A new Congressional Research Service (CRS) report indicates the House-passed farm bill would reduce government expenditures on agriculture and nutrition by $51.9 billion over a 10-year period, compared to savings of $17.9 billion in the Senate-passed farm bill.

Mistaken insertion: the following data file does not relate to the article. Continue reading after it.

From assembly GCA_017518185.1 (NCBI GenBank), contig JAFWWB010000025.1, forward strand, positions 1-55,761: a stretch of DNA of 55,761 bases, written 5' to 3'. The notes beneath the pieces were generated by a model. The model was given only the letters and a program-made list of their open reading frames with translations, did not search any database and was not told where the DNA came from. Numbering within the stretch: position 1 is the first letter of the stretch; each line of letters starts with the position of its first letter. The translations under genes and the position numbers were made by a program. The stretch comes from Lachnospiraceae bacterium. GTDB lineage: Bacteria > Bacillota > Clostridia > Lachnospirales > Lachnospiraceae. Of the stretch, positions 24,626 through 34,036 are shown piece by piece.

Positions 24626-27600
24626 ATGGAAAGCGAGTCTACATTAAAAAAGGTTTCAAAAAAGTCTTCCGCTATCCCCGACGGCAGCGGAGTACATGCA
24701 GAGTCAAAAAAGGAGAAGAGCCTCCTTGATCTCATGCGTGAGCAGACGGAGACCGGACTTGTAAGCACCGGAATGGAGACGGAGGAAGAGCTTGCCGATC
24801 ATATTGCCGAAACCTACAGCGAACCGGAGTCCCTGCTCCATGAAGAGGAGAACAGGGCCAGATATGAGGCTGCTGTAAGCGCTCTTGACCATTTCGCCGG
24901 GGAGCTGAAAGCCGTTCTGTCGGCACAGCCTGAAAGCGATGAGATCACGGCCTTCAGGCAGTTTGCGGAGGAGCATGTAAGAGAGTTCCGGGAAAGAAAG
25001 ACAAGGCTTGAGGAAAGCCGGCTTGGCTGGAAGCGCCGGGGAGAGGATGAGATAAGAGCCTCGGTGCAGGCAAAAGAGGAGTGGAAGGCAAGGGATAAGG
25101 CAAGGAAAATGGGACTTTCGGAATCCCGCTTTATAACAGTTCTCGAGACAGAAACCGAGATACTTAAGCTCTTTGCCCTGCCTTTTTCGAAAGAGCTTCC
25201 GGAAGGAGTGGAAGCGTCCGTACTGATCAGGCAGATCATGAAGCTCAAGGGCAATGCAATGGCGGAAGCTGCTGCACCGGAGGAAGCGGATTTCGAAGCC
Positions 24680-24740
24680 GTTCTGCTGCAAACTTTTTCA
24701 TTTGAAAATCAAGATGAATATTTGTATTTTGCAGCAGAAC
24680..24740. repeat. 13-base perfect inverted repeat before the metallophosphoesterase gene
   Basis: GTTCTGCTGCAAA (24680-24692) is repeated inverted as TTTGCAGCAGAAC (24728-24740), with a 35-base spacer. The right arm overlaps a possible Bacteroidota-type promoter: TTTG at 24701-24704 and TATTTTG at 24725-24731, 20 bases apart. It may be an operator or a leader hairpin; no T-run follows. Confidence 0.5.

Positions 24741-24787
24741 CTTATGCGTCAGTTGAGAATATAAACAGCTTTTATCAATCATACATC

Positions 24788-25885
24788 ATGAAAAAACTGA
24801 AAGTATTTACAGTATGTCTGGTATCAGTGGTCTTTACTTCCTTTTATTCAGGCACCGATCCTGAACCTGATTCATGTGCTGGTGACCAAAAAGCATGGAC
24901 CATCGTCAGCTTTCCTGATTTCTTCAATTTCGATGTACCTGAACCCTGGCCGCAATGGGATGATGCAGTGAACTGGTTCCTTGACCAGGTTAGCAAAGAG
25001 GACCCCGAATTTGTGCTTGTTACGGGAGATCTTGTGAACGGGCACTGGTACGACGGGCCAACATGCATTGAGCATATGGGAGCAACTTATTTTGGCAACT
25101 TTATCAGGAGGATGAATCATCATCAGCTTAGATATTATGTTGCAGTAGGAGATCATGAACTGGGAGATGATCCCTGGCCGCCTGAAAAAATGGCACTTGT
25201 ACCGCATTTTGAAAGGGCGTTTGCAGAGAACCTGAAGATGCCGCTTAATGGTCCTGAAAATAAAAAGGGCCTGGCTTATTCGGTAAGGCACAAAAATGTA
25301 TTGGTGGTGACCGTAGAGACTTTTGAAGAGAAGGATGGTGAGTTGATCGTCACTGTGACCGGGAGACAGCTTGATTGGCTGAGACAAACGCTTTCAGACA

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The reason for the additional $34 billion in cuts in the House bill is the much deeper cuts in the Supplemental Nutrition Assistance Program (SNAP).  When comparing the “agriculture-related programs,” the Senate bill cuts spending by $13.9 billion compared to $12.9 billion in the House.

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